What your feet are telling you if you're diabetic - WDAM.COM - TV 7 - News, Weather and Sports

Signs of diabetes on your feet

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While diabetes is a treatable condition, it can bring a range of complications if not monitored closely, and one starts at your feet.

CHRISTUS St. Patrick Hospital registered nurse, Erica Roach, is on foot patrol at the Wound Care Center. With each poke, she is making sure her diabetic patients can feel sensations in their feet before wounds develop. 

"They usually notice blood on the floor before they know they have a wound," said Roach.

Foot and ankle specialist, Dr. Tyson Green, sees the effects of neuropathy or nerve damage, that keeps patients from feeling the pain. 

"They won't have a lot of feeling in their feet, so a lot of times we'll have ulcerations, blisters, different areas of friction that they might not know about until they have a full-blown wound," he said.

Those wounds are the result of out-of-whack blood sugar levels.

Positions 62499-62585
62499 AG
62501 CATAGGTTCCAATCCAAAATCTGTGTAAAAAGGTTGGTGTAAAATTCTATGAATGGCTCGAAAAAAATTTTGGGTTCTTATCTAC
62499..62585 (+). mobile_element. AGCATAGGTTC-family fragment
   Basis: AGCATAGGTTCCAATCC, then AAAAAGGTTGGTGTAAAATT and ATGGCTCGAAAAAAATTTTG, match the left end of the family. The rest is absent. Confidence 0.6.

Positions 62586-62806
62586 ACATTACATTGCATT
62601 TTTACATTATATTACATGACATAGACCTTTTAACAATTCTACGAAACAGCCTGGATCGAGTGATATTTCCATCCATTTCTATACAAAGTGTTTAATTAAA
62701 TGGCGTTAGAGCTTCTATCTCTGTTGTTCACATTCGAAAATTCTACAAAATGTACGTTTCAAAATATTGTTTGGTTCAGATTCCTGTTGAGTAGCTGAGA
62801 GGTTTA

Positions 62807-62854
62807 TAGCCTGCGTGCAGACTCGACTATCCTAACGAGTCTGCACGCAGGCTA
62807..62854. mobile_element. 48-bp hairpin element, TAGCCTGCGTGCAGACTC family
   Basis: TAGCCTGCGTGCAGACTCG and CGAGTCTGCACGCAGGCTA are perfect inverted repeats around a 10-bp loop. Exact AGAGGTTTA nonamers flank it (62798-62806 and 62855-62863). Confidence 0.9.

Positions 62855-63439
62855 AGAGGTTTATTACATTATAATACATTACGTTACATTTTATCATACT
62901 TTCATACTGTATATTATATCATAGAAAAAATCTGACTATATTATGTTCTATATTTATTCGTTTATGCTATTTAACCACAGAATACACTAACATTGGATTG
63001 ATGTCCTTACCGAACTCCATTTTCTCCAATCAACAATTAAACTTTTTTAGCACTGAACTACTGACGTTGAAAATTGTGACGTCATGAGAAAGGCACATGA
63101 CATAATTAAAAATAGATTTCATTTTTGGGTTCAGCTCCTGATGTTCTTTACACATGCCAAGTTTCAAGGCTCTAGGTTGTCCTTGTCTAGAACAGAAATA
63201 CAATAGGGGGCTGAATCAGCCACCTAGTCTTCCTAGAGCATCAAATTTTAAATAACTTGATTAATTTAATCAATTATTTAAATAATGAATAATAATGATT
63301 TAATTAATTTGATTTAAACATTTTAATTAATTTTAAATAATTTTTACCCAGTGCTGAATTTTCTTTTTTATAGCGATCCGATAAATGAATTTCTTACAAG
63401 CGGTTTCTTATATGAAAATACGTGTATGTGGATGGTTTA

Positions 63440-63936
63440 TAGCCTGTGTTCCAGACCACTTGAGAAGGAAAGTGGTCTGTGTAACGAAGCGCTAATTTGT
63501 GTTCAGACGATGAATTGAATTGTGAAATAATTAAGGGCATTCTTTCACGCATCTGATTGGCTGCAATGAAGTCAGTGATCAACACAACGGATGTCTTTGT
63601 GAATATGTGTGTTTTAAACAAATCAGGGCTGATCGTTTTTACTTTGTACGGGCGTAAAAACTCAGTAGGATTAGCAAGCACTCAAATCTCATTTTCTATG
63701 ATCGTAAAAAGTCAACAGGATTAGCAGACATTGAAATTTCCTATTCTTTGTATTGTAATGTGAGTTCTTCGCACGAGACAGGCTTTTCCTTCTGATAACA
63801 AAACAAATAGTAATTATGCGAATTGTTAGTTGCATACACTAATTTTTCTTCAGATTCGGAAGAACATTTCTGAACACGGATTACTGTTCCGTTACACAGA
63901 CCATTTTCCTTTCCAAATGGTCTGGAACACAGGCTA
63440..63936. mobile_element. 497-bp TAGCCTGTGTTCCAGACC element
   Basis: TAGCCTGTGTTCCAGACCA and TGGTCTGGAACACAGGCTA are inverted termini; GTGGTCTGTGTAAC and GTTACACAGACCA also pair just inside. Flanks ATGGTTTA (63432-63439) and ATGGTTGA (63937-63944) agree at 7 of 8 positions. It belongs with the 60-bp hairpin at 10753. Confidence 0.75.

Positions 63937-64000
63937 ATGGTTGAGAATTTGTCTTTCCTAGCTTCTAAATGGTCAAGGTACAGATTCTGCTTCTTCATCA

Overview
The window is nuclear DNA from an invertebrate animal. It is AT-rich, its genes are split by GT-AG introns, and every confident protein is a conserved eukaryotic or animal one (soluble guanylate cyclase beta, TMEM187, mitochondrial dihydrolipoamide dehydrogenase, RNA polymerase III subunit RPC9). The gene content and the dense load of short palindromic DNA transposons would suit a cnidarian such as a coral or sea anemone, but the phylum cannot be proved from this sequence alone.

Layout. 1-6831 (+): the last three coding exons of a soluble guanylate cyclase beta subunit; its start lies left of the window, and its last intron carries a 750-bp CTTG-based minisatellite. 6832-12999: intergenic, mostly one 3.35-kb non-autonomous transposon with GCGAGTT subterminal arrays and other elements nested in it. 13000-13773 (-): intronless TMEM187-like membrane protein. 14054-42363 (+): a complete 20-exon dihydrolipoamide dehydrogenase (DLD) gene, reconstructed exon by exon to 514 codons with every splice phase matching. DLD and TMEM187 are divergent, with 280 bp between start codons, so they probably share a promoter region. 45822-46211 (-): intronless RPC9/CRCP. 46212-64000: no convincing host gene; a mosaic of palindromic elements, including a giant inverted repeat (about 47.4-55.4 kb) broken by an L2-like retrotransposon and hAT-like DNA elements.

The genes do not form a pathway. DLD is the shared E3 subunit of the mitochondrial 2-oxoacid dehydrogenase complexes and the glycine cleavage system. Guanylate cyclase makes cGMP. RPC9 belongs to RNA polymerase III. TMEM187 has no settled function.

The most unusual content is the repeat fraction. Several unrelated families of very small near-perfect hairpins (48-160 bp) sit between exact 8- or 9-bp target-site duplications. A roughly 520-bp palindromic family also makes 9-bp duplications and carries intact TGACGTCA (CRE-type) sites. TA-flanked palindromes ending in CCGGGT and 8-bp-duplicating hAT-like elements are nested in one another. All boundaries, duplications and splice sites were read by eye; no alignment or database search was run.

Teresa Goree helps diabetics through St. Pat's with the Diabetes Management Center.  She says high blood sugar levels are to blame for nerve damage. 

"High blood sugar levels actually damage blood vessels, so when blood vessels are damaged, your blood can't get to certain areas of the body," she said.

Ingrown toenails, stumped toes, calloused and corn formations can all create major problems for diabetics if left untreated. That is where hyperbaric oxygen chambers come into play. 

"It delivers 100 percent oxygen into the chamber, which infiltrates their body with oxygen and that helps to heal wounds," said Roach.

Prevention is the sticking point for diabetics to avoid these hard-to-heal wounds.

"Looking at your feet on a daily basis and making sure that we don't have any areas of redness or sores, even ingrown toenails can lead to disaster for diabetics," said Dr. Green.

Those check-ups can keep diabetics from life-altering complications, like amputations if the wound is too advanced. 

"For those people that do lose a limb, 60 percent of those patients lose the second leg within five years," said Roach.

Serious consequences - that can be avoided with a little extra attention.

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